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AIBU to think nursery IBU to ask for details of XP's income?

(22 Posts)
ItWasNeverASkirt Wed 08-Jun-16 18:59:44

Is it ethical for a nursery to ask for proof of income from both parents, even separated/divorced ones, in order to determine which fee band should be charged? I had thought their reference to 'both parents' meant both parents in a single household, but apparently they want proof of income from ex-partners too, even those who no longer live together or share finances. This will determine which fee bands are charged for DC at nursery.

I didn't think it was normal to have access to your ex's income details, much less their P60 or tax return. (Or would you get this when applying for child maintenance?)

I also don't think it's fair that an XP's income could potentially bump people into a higher fee band, when they don't actually benefit from the income themselves (except potentially in a more limited and less reliable form as child maintenance).

AIBU to think nursery IBU to ask for this? Or, to put it another way -- what income do you think it would be reasonable for them to ask to see proof of, in order to decide who should benefit from the lower fee bands, and why?

AppleAndBlackberry Wed 08-Jun-16 19:04:24

I've never heard of fees being banded based on income, but agree that taking maintenance into account would make more sense if divorce or separation agreement was that main carer would pay for childcare.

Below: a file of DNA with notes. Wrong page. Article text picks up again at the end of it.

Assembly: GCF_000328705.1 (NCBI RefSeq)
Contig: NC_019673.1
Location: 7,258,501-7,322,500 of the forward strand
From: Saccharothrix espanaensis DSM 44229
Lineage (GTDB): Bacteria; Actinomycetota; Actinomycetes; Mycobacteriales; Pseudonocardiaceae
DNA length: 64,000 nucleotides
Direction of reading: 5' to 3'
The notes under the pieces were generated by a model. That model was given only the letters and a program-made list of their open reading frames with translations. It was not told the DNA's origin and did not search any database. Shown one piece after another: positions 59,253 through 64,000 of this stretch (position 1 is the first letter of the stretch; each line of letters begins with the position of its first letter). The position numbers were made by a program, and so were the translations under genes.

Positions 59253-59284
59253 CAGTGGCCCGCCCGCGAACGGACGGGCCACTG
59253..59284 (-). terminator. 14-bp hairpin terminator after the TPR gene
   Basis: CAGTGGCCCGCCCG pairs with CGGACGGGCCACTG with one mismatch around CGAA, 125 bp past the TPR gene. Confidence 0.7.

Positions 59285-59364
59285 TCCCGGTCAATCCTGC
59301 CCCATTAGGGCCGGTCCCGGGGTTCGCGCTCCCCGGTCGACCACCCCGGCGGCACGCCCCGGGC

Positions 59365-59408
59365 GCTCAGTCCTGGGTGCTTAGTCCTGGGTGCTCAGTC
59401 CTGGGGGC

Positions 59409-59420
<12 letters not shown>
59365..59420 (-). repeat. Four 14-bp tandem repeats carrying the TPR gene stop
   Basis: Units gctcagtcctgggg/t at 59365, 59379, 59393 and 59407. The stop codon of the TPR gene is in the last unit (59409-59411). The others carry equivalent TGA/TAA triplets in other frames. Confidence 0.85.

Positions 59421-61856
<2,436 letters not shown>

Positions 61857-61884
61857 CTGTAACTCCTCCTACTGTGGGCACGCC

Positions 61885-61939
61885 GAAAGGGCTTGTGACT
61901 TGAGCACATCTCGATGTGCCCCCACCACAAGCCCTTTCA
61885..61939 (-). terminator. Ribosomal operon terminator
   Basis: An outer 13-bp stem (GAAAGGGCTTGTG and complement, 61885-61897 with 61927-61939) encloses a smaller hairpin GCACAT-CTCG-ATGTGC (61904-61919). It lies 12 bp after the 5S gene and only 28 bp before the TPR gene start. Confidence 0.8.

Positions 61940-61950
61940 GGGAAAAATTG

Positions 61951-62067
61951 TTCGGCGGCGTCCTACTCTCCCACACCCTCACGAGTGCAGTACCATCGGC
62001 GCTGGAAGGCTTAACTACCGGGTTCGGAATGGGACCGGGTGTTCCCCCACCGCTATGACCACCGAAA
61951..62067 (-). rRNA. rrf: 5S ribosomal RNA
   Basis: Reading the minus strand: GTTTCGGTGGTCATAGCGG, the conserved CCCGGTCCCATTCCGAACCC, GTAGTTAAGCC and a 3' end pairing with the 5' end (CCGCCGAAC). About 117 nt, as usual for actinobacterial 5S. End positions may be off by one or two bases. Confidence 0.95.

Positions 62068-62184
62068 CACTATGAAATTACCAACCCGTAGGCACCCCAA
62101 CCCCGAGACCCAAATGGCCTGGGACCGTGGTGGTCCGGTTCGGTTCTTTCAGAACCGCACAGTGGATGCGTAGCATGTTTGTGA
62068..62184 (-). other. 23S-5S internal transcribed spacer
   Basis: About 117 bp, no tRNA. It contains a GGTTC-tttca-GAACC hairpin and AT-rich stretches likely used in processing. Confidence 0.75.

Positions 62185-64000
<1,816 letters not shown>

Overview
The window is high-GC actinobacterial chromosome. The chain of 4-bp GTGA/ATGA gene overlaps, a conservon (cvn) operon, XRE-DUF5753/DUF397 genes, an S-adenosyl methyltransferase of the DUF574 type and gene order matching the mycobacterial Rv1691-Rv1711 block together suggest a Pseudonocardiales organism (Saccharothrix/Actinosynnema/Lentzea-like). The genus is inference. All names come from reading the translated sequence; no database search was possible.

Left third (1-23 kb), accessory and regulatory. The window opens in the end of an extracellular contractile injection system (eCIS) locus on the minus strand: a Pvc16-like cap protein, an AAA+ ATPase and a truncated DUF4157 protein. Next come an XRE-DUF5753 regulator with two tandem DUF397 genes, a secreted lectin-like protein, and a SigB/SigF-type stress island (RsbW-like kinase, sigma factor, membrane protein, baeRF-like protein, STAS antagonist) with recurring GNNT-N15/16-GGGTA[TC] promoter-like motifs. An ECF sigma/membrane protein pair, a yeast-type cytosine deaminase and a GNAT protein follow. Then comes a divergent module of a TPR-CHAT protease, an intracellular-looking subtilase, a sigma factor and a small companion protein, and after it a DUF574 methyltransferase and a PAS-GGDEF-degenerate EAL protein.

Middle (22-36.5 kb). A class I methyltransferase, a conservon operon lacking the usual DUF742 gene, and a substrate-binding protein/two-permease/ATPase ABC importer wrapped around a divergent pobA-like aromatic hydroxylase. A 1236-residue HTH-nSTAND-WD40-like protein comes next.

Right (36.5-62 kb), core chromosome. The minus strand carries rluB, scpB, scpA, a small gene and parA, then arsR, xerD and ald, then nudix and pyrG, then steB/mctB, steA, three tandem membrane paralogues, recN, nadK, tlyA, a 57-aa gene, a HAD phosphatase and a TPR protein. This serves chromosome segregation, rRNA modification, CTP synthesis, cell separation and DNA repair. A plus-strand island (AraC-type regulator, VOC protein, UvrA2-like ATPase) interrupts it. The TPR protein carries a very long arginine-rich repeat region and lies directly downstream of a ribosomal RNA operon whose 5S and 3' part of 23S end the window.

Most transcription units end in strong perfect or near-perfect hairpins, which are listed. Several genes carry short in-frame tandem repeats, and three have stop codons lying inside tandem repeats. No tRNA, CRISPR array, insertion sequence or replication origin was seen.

ItWasNeverASkirt Wed 08-Jun-16 19:12:24

AppleAndBlackberry, they're not asking for the amount of child maintenance, but for the total income level.

E.g. say that lowest fee band is up to £30K, the next fee band up to £70K, and the highest fee band £70K+ -- then the addition of a second income could easily bump somebody up to a higher fee bracket, even if the child maintenance they actually receive is a much smaller amount.

Drinksforeveryone Wed 08-Jun-16 19:13:31

Why does nursery need to know these details ?

I haven't heard of this before.

SewSlapdash Wed 08-Jun-16 19:14:04

I wouldn't be using a nursery that charged depending on what they thought I could afford - unless there is some means testing for discounts. The price is the price, you might get a subsidy, but I would be looking elsewhere otherwise.

ItWasNeverASkirt Wed 08-Jun-16 19:17:40

It's pretty normal here -- in a big city in the UK -- all the council/community nurseries do this and have a lower rate for people on lower incomes.

ItWasNeverASkirt Wed 08-Jun-16 19:18:38

I've also checked and their guidelines seem to be to ask for proof of income. But I think it's household income and they check salary via payslips, P60, tax return, or contract of employment.

NeedsAsockamnesty Wed 08-Jun-16 19:20:12

Are you able to say sorry he will not provide it to me and has no financial liability towards child x other than his ordered maintainance?

Willow2016 Wed 08-Jun-16 19:58:18

Just tell them its his business, you are no longer together, he is not legally obligated to tell them anything. YOU are paying for the nursery so to base it on YOUR income.

I would be looking elsewhere I'm afraid. Anyway my ex would laugh his socks off at such a suggestion and as I have seen precious little of his income for years and years so would I.